Ford CEO Farley explains the business drivers behind the Argo AI shell

Shortly after news broke Wednesday afternoon that self-driving subsidiary Argo AI would be dissolved, Ford CEO Jim Farley took part in the company’s third-quarter conference call and spoke at length about how management reached the decision. “It is estimated that more than a hundred billion have been invested in the promise of level four autonomy,” he said during the call, “and yet no one has defined a profitable business model at scale.”

In short, Ford is focusing its investments away from the longer-term goal of Level 4 autonomy (that’s a vehicle that can navigate without human intervention, although manual steering is still an option) for the more immediate near-term gains in faster L2+ and L3 autonomy . L2+ is state of the art today, think Ford’s BlueCruise or GM’s SuperCruise technologies with hands-free driving on pre-mapped highway routes. L3 is where you board the vehicle and handle all safety-critical functions along these routes, not just steering and lane-keeping.

“Large-scale commercialization of L4 autonomy will take much longer than we previously anticipated,” Doug Field, Ford’s chief advanced product development and technology officer, said during the call. “L2+ and L3 driver assistance technologies have a larger addressable customer base, allowing for faster scaling and profitability.”

“It’s about putting that investment in a business that we think we’re going to generate a sizeable return on in the short term compared to one that’s going to have a long arc,” he added. The company has not provided a specific timeframe for potential completion, although Farley stressed that development of the foundational technologies required for Level 4 will not be gained quickly. “We don’t expect a single ‘Aha!’ Just like before,” he said.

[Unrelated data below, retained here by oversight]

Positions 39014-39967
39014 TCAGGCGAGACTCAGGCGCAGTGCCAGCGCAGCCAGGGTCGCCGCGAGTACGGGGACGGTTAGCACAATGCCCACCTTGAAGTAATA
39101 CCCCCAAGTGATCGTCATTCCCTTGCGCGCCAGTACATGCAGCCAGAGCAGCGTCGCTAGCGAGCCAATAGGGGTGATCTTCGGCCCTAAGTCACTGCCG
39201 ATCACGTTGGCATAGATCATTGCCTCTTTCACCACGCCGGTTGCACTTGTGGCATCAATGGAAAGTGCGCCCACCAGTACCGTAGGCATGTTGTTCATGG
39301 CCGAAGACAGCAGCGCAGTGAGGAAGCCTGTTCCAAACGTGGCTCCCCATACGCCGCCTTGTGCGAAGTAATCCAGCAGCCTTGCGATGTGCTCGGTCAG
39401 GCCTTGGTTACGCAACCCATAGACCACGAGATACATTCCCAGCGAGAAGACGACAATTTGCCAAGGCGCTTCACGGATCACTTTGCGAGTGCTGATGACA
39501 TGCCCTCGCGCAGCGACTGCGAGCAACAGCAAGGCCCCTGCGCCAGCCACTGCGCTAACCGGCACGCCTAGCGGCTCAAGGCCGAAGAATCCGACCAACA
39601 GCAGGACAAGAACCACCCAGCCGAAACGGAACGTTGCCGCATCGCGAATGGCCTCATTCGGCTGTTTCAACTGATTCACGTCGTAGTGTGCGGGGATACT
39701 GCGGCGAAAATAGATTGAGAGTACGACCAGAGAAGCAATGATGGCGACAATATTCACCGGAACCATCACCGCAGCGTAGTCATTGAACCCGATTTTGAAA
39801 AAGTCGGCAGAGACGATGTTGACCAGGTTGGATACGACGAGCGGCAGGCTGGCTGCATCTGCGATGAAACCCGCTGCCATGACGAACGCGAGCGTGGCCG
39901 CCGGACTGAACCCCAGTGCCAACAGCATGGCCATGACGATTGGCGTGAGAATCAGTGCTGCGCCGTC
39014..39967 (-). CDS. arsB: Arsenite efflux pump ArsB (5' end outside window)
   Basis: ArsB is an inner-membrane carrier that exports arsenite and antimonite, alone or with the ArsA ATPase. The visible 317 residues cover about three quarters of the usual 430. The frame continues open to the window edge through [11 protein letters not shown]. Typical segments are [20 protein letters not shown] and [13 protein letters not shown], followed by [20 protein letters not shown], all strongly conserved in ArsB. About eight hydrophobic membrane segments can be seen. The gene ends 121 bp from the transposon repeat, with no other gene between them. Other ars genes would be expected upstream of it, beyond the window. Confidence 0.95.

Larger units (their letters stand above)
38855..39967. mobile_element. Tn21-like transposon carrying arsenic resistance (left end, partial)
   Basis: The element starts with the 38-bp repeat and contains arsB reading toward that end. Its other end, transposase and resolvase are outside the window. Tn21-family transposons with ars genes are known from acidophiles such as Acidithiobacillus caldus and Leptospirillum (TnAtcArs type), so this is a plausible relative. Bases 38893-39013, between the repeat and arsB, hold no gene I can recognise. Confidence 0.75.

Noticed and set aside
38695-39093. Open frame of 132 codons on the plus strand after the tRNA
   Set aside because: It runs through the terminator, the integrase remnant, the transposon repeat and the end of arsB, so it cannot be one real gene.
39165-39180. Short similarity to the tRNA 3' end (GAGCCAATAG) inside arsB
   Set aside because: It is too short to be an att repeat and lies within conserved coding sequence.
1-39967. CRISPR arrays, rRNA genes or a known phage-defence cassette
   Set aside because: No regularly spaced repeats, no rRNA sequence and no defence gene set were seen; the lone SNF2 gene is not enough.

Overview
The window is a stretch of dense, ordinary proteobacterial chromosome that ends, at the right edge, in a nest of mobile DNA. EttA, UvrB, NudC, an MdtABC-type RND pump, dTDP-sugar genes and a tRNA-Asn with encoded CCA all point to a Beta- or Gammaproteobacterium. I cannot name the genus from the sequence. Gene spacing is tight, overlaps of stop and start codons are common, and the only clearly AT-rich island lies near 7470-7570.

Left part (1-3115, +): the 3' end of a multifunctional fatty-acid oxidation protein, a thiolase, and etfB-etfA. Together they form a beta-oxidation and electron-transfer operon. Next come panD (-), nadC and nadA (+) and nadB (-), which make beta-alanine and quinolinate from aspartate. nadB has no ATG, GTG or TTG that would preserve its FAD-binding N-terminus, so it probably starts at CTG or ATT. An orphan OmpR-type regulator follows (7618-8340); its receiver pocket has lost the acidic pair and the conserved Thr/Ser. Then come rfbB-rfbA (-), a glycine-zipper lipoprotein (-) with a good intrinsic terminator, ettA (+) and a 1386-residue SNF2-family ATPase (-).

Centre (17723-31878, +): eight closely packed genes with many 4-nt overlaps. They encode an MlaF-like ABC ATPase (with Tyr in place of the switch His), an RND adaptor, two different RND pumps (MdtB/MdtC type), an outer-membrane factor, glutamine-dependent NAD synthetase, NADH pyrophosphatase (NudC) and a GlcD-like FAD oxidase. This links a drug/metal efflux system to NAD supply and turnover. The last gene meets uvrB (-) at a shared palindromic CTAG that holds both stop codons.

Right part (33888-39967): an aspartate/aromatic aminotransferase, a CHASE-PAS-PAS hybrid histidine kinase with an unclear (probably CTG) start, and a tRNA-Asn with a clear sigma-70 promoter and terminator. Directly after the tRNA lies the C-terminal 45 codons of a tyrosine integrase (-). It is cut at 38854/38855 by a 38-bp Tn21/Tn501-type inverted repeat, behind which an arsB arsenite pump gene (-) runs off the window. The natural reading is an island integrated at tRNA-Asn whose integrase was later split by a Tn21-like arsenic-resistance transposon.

Farley expects updated L2+ and L3 systems to roll out in the coming years, along with the company’s second cycle of electric vehicles in 2023-2025. “Ford is completely renewing its electric vehicle lineup globally, introducing fully upgradable electrical architectures and in-house software development to control the vehicle,” noted Farley.

Fields emphasized the importance of keeping much of the back-end functionality of these evolving ADAS technologies in-house. “We will have a core team that can integrate a system and understand its performance at a system level,” he said. “And we will own the software. It’s really important that we also have the connection to these vehicles. L3 is a connected technology, so the ability to have a pipeline that collects data and keeps making the system better – we have to have that.”

“It’s an issue that doesn’t really exist in L4, and it’s a huge opportunity for us to create a Ford experience that’s truly unique,” Fields said.

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